April 21, 1945 Soviets reach Berlin.
|"Franklin D. Roosevelt Bridge The
treadway bridge over the Elbe River. |
Built for 83rd Div. by 234th Engr. Bn. 1115 Engr. group-XIX Corps..."
Bridge crosses Elbe River, Barby, Germany
by H.J. MacMillan;
The task of the XIX Corps was over then.......
Hitler committed suicide on 30 April 1945.
XIX Corps was the first into Belgium, the first into Holland, the first to reach the Wurm River, the first to breach the Siegfried Line against serious opposition, first to reach the Roer River, and the first American troops to reach the lower Rhine. After a delayed crossing of the Rhine, troops of the corps were the first to reach the Weser, first to reach and cross the Elbe, and would have been first in Berlin, had it fallen to American troops in the Grand Strategy of the war to take Berlin. From the beaches of Normandy to in early June to east of the Elbe - over 800 miles - the Corps has been out of line only two days. XIX Corps had demonstrated itself, from Normandy to the Elbe, to be one of the outstanding fighting teams of this war.
S/Sgt. Wilbur C. Garner, 33377578
G-1 Section, Hq XIX Corps,
APO 270, c/o Postmaster, N.Y.
Mary W. Garner, Sk1c
U.S. Naval Air Station
Minneapolis, 6 Minnesota
"Somewhere in Germany"
19 April 1945
Well I received your letter of the 8th of April last night about 9:30pm and surely was glad to hear from you once more. In fact I had a letter from everyone in the family including two from Gwen. Yours was the latest in date by 5 days.
You mentioned Joe being at Camp Edwards, Mass, yes, Mother wrote and told me about him. She didn't mention a courts martial though. What type is it? General, Special, or Summary? I hope he does get a discharge. That boy is just not all there at times. The Army can't do him any good. I know. I've told Gwen to steer clear of him unless Mother & Dad are around if he does come around. I'd feel much more satisfied at her safety. I feel very peculiar towards him. I can't exactly express myself.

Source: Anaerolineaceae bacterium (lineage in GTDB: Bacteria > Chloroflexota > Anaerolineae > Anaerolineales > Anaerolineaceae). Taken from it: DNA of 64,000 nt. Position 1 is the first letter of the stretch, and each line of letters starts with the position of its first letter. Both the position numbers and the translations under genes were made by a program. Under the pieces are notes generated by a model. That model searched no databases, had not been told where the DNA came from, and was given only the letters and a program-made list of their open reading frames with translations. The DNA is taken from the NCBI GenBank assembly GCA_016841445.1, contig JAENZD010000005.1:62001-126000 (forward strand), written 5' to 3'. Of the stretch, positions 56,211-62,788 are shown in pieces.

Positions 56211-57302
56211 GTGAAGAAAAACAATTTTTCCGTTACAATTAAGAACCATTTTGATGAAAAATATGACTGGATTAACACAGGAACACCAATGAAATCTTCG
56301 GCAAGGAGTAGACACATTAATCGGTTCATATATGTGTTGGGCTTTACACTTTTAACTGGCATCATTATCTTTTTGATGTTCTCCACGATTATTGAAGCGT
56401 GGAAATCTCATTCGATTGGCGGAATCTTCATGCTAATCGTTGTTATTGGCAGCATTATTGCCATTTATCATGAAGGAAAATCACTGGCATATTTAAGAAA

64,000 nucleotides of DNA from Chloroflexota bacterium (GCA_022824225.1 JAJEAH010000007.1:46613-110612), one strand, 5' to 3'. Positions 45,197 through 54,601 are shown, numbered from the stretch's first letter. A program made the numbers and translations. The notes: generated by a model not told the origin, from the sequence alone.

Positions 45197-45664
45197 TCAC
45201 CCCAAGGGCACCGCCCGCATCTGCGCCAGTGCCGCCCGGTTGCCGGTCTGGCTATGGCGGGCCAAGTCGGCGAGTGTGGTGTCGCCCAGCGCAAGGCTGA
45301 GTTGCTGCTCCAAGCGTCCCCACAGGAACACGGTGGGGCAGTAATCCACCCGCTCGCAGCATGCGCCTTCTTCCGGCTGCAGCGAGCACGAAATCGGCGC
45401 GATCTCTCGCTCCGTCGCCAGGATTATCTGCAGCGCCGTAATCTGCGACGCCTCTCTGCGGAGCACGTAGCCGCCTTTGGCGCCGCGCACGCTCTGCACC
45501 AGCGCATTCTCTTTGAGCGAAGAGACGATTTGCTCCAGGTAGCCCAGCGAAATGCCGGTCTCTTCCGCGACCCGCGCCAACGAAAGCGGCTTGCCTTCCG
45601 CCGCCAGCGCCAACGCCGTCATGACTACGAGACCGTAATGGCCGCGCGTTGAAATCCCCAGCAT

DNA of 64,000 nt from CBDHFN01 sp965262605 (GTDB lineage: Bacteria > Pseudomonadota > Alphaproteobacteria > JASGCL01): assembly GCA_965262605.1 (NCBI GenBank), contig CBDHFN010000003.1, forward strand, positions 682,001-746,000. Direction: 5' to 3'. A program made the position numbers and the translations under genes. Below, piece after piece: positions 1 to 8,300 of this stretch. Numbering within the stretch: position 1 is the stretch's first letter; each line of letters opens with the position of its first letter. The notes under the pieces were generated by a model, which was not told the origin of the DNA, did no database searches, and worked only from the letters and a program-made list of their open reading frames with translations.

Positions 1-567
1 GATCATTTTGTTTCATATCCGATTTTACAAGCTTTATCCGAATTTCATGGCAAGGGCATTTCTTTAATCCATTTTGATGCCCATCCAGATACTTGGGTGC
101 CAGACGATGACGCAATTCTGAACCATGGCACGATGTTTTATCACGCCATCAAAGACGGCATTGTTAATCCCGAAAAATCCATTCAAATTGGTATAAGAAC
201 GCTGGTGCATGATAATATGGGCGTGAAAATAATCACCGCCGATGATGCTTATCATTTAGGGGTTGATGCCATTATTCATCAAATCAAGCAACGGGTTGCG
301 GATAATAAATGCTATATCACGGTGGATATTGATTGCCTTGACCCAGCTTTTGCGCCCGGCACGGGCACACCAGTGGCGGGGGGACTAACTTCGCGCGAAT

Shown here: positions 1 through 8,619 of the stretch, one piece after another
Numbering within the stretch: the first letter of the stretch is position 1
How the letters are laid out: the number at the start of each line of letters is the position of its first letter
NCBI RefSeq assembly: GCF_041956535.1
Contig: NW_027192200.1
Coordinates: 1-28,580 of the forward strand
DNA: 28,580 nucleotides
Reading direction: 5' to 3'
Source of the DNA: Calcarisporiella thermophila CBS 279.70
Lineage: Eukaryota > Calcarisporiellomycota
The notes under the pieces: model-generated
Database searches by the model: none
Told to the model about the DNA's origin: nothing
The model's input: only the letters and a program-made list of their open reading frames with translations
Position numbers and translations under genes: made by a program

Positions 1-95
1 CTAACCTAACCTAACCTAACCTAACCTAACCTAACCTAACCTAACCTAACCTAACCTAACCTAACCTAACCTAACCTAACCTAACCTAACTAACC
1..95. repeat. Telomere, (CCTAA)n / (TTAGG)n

Well, how are you making out with that job that was dumped into your lap? I guess by this time you have either dug yourself out of it or you are buried 5 ft under it. Don't let it get you down, Sis.
Incidentally, thanks for getting those slips for Mother for Gwen and me. Mother wrote me saying that they were very nice. I'm glad she liked them.
So you are still in practice taking care of peoples children, well wait until you get back home as a civilian, Bernard and I will make sure you never spend a lonely evening. Ha! ha!
Say, have you heard any more form Henri? I hope he gets home as you stated he had hopes of. Boy I've got almost 1 1/2 years over here now! 2nd July. I never thought I'd make it and now I feel I'll be lucky to be home for Christmas of `46. It will seem like a nightmare to get back to the States once more. Well give Henri my regards when you write next.
Well, how has the weather been lately? We've been having really swell weather. The sun has shone every day for almost 3 weeks now and it has been quite warm. All the fruit trees are in bloom. Over here in Germany they plant their cherry and apple trees all alongside the roads. They are very pretty. This is really beautiful country. Those Harz Mountains we came through were beautiful. The hills are heavily wooded; most of them with pine trees. They remind me of Louisiana but the country is not like people say the Germans are the cleanest people on earth.
These towns are positively filthy. When we were in Blomberg I got bit up by a bunch of fleas. All the buildings are lousy. I don't know how these people stand the smell of them. The Dutch are by far the cleanest and neatest people.
Well, Sis, there is not much more news here right now so I guess I'll close for now. That little daughter of ours is fine. I'll tell you more later. So long for now and don't work to hard.
Lots of Love from Gwen
Carol and myself'